BY SIMEON TIGEL
LIMA, Peru — How did it all go so horribly wrong?
Back in 1998, when Hugo Chavez was first elected president, many Venezuelans’ expectations could not have been higher.
The burly former paratrooper vowed to end the politics that had allowed corruption to thrive and vast oil wealth to fritter away. More than anything else, Chavez gave a voice — arguably for the first time in the South American nation’s history — to the poor majority.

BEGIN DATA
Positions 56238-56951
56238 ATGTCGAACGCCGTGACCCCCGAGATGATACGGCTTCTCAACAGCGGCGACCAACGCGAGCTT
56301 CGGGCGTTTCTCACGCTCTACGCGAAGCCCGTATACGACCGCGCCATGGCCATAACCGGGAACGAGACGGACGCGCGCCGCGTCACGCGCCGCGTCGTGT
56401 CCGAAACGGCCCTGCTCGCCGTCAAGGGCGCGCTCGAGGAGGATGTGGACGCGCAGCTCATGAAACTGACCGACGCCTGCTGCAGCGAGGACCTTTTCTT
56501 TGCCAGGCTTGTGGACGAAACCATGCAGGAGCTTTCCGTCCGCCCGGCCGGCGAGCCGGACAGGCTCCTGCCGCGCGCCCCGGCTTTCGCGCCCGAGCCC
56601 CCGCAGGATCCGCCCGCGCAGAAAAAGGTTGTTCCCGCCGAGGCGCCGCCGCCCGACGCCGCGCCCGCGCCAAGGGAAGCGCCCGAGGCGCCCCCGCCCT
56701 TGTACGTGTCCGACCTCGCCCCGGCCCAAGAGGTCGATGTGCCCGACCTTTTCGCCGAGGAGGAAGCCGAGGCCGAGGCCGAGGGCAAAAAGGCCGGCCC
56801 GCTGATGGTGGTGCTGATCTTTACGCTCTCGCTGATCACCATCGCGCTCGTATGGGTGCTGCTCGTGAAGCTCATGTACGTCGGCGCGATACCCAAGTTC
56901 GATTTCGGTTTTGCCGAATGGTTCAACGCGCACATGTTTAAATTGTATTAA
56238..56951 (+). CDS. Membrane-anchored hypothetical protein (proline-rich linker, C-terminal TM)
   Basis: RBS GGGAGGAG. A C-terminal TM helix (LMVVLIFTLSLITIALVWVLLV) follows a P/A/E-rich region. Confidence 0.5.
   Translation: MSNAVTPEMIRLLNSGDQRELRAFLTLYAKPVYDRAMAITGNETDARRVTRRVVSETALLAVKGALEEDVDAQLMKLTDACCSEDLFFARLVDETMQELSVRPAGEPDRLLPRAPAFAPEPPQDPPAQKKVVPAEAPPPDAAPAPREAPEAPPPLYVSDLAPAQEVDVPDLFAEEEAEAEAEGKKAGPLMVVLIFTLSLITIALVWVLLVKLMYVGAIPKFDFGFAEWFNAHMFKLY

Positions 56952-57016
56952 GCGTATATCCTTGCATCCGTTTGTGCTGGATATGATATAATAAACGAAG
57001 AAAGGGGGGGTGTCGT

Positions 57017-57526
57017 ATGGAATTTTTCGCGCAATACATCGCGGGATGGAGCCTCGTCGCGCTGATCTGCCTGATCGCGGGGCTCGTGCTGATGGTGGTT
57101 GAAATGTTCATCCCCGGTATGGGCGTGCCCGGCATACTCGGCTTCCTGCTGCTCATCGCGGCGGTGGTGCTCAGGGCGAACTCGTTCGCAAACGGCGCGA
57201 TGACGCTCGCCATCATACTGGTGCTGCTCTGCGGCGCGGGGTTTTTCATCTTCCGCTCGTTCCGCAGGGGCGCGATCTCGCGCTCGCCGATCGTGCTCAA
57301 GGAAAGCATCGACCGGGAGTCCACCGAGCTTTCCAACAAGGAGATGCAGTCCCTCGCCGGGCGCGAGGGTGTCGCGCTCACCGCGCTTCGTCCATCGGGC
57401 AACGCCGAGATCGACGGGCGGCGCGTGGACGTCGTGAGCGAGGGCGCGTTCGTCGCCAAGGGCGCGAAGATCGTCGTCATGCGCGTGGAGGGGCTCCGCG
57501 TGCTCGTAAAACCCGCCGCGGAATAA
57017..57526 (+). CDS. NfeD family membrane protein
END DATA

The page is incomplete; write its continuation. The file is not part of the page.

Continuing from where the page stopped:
Seventeen years later, the economy is in shambles, and Chavez’s handpicked successor, President Nicolas Maduro, is locking up store owners and opposition leaders, drawing angry protesters into the streets. The death toll increased again last week when a 14-year-old schoolboy was shot in the head, reportedly by police.